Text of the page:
For the kale: 

4 cups kale, steams removed and torn into pieces

2 T. olive oil

1 tsp. salt, 1/2 tsp. pepper

Directions:

Preheat oven to 350. Toss kale with oil, salt and pepper. Divide kale among 2 sheet pans to avoid steaming and to get crisp. Roast for 15 minutes, until crisp.

To assemble: combine butternut squash, gnocchi then kale onto a plate or plater. Sprinkle 1/4 cup blue cheese crumbles and 1/4 cup chopped hazelnuts on top. Serve immediately.

Pork Posole

August 29, 2019

We are back in the swing of the school year, and I’ve been scouring my cookbooks and the internet to find new dinner ideas. My criteria has been dishes that are easy, delicious and feed a crowd. And I guess I’ve also been looking for things that are a little different, something we’ve never tasted before.

This Pork Posole checks all the boxes. When you find a dish that has SO much flavor, and is so simple and easy, and is a little bit different than anything you’ve had before, you have to share it. The amazing flavor comes from three things: the salsa verde…

the hominy…it was a little hard to find for me so I bought six cans from Amazon and I am very excited to have the makings for more posole in my pantry. Amazon Prime for lyfe. (Seriously, what did moms of little kids do before it existed?)

…and the addition of 3 cups of tortilla chips at the end. It sounds so weird but then you realize that the corn chips dissolve and when they do, they thicken this dish and add salt and fat that makes you crave more. It’s loaded with veggies that help to balance this decadence though, right?

I was a little worried that the fresh poblano pepper would make it too spicy, but my normally picky nine year old loved this dish along with my big kids.

My six year old did not love it though and ate what we always serve the kids who think something is too spicy: a cheese roll up. This is the name we give a tortilla sprinkled with shredded mozzarella or cheddar cheese, rolled up and microwaved for 30 seconds with some avocado. (Just looking out for you mommas out there.)This dish has got to be one of the best bowls of stew/soup I’ve ever had. I’ve seen a lot of posole recipes around using chicken instead, and you could easily swap the pork for the chicken here. But the pork was so flavorful and satisfying I highly recommend trying it. There are a lot of crock pot versions too, but I think sautéing the veggies adds so much flavor and once you’ve done that you might as well just let it simmer on the stove for 30 minutes.The salsa verde and the lime make this taste so fresh, but at its heart this is comfort food and perfect for fall. I hope you get to try it and fall in love with it like we did. 

Happy Eating,

xoxo Katie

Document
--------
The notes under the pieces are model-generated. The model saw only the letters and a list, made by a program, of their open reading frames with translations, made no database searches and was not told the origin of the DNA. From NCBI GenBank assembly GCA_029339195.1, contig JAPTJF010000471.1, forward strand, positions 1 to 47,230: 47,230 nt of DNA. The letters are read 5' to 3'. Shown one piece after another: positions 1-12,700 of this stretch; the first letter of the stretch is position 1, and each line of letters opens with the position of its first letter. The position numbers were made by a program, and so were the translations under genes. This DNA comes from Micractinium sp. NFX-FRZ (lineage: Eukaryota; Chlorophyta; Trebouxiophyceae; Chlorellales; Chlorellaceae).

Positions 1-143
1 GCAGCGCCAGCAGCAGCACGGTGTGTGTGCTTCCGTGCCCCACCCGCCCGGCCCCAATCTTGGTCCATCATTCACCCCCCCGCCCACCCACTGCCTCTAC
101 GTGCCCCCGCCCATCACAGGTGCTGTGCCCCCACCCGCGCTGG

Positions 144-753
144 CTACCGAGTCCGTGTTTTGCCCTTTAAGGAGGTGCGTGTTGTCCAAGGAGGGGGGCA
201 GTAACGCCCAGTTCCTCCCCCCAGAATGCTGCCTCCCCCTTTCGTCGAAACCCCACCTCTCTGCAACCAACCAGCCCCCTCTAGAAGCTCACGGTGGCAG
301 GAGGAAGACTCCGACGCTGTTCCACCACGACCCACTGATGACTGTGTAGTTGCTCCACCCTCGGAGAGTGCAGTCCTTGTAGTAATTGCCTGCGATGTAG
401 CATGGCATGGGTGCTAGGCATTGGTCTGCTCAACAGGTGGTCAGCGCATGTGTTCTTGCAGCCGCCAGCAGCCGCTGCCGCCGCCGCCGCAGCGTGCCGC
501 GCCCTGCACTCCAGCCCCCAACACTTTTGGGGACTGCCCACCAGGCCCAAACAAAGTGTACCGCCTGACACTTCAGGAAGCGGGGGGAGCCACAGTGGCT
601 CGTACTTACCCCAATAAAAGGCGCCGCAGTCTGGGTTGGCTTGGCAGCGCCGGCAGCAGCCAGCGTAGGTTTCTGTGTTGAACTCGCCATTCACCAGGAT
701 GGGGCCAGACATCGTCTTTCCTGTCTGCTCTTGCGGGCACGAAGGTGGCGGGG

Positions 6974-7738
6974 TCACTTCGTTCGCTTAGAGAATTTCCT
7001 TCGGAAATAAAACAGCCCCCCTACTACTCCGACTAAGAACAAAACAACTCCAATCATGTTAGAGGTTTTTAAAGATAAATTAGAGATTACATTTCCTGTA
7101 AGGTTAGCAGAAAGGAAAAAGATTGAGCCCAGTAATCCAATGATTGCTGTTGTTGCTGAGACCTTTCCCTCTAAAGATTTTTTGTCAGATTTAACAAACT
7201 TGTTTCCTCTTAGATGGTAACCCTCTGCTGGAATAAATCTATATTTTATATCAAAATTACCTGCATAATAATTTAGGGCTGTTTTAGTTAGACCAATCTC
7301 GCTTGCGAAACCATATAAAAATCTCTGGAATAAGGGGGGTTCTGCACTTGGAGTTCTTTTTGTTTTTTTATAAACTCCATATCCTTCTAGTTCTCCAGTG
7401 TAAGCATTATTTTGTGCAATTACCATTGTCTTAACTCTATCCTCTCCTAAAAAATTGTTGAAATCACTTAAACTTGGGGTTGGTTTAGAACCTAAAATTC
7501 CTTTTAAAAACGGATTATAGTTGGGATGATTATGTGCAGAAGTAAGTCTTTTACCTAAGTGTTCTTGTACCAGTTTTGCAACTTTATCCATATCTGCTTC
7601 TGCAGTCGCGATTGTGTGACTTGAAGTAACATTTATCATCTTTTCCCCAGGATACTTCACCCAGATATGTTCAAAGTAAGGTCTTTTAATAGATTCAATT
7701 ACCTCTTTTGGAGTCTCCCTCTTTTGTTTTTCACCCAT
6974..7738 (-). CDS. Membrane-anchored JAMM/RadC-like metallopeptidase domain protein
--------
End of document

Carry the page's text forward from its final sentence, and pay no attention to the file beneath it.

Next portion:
Ingredients

Olive oil

1 1/2 pounds lean, boneless pork loin, 1/2-inch diced

2 cups chopped yellow onion (2 onions)

1/3 cup small-diced poblano pepper

2 Holland yellow or orange bell peppers, seeded and 3/4-inch diced

1 tablespoon minced garlic (3 cloves)

1 teaspoon chili powder

1/2 teaspoon dried oregano

6 cups good chicken stock, preferably homemade, simmering

1 (12-ounce) jar medium salsa verde

2 (15-ounce) cans white hominy, rinsed and drained

1 (15.5-ounce) can black beans, rinsed and drained

3 cups yellow corn tortilla chips, plus extra for serving

Kosher salt and freshly ground black pepper

Lime wedges, sliced or diced avocado, sliced scallions, sliced radishes, grated Cheddar, and sour cream, for serving

Directions

  1. Heat 3 tablespoons olive oil in a medium (11-inch) pot or Dutch oven, such as Le Creuset, over medium-high heat. Add the pork and saute for 5 to 10 minutes, until lightly browned on all sides. Transfer the pork and any liquid to a bowl and set aside. (Don’t worry about crowding the pan here). Heat 2 tablespoons oil in the pot, add the onions, and saute over medium heat for 5 minutes, stirring occasionally. Add the poblano and bell peppers and cook for 5 minutes, stirring occasionally. Add the garlic, chili powder, and oregano and cook for one minute. Return the pork and its juices to the pot.
  2. Add the chicken stock and salsa verde and bring to a simmer. Stir in the hominy, black beans, corn chips, 1 tablespoon salt, and 1 1/2 teaspoons black pepper and simmer, partially covered, for 30 minutes, stirring occasionally. Add 1 teaspoon salt, depending on the saltiness of the chicken stock and the chips.
  3. To serve, ladle the posole into large soup bowls. Garnish with a squeeze of lime and top with avocado, scallions, radishes, tortilla chips, Cheddar, and sour cream. Serve hot.

Recipe from Ina Garten can be found here on Foodnetwork.com

Sheet Pan Lemon & Herb Salmon with Dill Cream Sauce

August 20, 2019